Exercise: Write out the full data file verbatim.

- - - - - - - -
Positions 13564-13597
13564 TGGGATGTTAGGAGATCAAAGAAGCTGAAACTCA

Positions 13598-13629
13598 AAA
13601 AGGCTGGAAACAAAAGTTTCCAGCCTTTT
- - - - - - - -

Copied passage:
Positions 13564-13597
13564 TGGGATGTTAGGAGATCAAAGAAGCTGAAACTCA

Positions 13598-13629
13598 AAA
13601 AGGCTGGAAACAAAAGTTTCCAGCCTTTT